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Re: K-T selection event



On Sun, 25 May 1997 07:12:41 -0700 Jonathon Woolf <jwoolf@erinet.com>
writes:
>{...}  AFAIK, the land tetrapods that survived were either
>_heavily_ coldblooded (ectothermic, poikilothermic, bradymetabolic) or
>_heavily_ warmblooded (endothermic, homeothermic, tachymetabolic).  
>The
>"hotblooded dinosaurs" debate in my mind hasd more or less resolved
>itself in favor of the idea that dinosaurs showed a range of metabolic
>rates, from sauropods which were probably mass homeotherms to small
>theropods which were probably a lot like slowed-down birds in their
>metabolism.  In simpler terms, if you put lizards at one end of a
>metabolic spectrum, and mammals and birds at the other, the dinosaurs
>fill much of the space in-between.
>
>There are only two or three basic types of selection events, and one 
>of
>them is a massive removal of intermediates along a particular range. 
>Only the two ends are left.  On a small scale, this can produce a
>speciation event.  On a large scale, it can produce an extinction.  On 
>a
>very large scale, it could produce the effect we see in land tetrapods
>at the end of the Cretaceous: extremes at either end survive, and a 
>huge
>number of in-betweeners get the chop.  So, I wonder: what sort of 
>event,
>or circumstance, or occurrence, would select intermediate metabolisms
>for death and extreme metabolisms for survival?
>
>Comments, thoughts, ideas, anyone?
>

You're not the only one who feels this way!  The problem is, the
extinction was very selective, and yet there doesn't seem to be an array
of consistent traits in the survivors.  Plus, people are still tallying
the survivors.  
One idea for the land critters might be that there were climactic
extremes that would take out large animals of intermediate metabolism. 
Aridity was increasing, there was intense global volcanism, global sea
levels were falling, and the inland seaway in North America disappeared.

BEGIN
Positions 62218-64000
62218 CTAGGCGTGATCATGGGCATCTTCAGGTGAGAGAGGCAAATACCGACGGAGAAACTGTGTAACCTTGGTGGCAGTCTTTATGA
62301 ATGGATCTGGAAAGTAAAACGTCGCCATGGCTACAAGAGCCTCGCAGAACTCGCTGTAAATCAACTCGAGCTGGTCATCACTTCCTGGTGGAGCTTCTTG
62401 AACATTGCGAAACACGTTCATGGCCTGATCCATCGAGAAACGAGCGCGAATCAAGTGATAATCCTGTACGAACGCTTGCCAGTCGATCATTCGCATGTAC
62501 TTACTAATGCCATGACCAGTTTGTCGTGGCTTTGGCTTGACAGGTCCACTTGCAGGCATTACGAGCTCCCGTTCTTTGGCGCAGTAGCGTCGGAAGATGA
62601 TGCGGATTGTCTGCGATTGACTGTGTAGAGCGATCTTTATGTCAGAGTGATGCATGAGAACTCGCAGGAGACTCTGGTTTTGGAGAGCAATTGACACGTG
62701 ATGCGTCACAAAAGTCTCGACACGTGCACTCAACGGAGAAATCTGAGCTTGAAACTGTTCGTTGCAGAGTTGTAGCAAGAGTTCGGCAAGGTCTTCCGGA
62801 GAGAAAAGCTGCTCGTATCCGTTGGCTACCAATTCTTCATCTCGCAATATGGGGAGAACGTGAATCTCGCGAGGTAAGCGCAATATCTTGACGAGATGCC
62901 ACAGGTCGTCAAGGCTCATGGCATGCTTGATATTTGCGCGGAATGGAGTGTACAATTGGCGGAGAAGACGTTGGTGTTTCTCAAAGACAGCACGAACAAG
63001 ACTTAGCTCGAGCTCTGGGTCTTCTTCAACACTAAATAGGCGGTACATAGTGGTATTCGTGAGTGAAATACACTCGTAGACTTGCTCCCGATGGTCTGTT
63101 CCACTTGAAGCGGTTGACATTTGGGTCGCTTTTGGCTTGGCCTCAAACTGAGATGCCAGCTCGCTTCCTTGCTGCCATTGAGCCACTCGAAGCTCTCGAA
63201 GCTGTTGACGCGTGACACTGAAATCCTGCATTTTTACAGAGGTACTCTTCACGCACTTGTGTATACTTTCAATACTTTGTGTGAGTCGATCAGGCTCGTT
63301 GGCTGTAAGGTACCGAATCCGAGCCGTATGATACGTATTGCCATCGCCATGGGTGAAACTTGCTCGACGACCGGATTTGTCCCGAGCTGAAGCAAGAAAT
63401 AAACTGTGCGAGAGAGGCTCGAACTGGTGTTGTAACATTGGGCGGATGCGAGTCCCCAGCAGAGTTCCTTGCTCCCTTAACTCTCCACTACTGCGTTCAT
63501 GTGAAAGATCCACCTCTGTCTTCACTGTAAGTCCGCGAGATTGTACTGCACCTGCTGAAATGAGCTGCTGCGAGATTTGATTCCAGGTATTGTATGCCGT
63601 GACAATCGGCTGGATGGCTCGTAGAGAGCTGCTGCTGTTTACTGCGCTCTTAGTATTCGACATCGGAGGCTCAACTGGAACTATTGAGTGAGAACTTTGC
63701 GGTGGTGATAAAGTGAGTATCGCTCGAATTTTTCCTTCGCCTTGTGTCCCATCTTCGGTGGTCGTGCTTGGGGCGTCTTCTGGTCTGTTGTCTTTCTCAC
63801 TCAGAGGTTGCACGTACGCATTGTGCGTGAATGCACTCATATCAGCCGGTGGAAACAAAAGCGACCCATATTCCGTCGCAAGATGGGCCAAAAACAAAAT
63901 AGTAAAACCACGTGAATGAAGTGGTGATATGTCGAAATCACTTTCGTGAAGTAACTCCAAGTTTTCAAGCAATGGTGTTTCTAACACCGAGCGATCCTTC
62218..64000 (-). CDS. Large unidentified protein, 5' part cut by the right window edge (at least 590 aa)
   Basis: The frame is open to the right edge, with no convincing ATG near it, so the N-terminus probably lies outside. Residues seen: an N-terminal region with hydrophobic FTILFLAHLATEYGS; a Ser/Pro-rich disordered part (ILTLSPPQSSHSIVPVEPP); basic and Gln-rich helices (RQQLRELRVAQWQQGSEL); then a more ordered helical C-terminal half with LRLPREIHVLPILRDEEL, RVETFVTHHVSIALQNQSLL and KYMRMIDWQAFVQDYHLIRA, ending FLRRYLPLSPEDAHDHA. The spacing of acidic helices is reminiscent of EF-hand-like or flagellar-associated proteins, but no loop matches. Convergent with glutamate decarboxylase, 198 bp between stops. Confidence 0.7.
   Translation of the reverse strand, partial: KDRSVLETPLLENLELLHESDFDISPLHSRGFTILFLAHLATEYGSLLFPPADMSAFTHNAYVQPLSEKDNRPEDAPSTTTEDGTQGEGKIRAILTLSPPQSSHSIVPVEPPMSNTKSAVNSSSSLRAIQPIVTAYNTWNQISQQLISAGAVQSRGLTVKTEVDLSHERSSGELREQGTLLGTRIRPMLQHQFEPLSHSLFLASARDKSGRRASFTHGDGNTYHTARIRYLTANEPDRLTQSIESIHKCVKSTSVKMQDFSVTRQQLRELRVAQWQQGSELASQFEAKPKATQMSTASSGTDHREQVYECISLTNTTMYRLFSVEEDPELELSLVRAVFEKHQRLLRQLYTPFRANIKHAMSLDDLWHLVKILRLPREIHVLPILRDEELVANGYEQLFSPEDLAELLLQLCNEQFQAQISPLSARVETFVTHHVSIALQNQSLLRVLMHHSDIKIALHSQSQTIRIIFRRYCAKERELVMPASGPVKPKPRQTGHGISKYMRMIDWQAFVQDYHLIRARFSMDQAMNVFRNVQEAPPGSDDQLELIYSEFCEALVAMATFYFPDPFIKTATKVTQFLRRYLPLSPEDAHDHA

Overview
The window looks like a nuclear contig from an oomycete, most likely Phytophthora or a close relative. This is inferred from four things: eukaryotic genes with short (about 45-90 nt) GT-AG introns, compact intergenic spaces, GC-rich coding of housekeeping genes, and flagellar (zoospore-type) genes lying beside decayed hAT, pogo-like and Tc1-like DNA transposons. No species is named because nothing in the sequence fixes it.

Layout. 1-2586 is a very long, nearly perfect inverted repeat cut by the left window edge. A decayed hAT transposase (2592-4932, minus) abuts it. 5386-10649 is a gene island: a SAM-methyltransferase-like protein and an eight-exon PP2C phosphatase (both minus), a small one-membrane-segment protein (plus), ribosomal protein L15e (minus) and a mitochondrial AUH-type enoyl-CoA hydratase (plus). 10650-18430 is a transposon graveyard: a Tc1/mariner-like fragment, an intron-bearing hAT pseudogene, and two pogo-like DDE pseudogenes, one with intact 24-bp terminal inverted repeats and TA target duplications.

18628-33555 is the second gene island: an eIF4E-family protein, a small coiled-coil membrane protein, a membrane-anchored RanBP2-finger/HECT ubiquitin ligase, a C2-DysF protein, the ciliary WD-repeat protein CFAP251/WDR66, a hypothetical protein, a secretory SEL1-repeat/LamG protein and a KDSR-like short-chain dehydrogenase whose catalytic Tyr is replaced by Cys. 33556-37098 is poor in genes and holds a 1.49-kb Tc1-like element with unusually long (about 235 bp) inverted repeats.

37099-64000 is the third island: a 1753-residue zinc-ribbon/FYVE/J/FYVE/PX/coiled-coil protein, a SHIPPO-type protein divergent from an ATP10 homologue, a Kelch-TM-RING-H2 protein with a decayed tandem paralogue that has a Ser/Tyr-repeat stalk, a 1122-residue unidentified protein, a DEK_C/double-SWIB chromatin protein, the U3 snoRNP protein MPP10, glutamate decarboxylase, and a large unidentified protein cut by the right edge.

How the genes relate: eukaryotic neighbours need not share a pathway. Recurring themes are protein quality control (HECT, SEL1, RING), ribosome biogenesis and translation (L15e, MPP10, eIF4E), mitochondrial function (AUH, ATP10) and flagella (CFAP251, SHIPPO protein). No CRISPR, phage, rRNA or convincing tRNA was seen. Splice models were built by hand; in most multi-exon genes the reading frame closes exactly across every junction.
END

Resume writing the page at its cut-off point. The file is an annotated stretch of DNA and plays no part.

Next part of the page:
This could have made for more seasonal swings in temperatures and
rainfall.  The low metabolism animals could hibernate through the crisis,
the high metabolism animals could migrate away quickly to refuges.  Maybe
the "in betweeners" couldn't do either of these effectively.  But there
were climactic extremes in previous Mesozoic extinction events, and yet
the dinosaurs managed to make it through those.

Another idea I've seen is that small animals, birds and mammals could
find refuges from the acid rain from the volcanism, and dinosaurs may
have had sensitive skin.  But that wouldn't explain why many amphibians
survived (most of which are acid sensitive and dependent on freshwater). 
Perhaps an element, which would get more concentrated in the body of a
large animal (whether they are high on the food chain or not) was
suddenly in abundance and disrupted the reproductive capacity of
dinosaurs preferentially.  Minor elements such as selenium can make a big
difference in mammal reproduction, so I wonder about dinosaurs.  Or it
could have gone the other way, an abundant mineral became scarce and
disrupted their reproduction.

But my problem with all of these musings is that we can't just ignore the
extinctions in the air and the sea.  There was so many extinctions going
on all over, we can't just focus on one set of ecosystems and ignore the
rest, because they are all linked.  It wasn't until years after all the
deforestation went on during the Vietnam war that people realized the
connection between the deforestation and the changes in the
monsoon/flooding cycles and the offshore fishing.  It's hard enough
discovering and understanding the linkages between systems today -- to do
so for the Mesozoic will take tons of detective work.

Judy Molnar
Education Associate, Virginia Living Museum
vlmed@juno.com
jamolnar@juno.com
All questions are valid; all answers are tentative.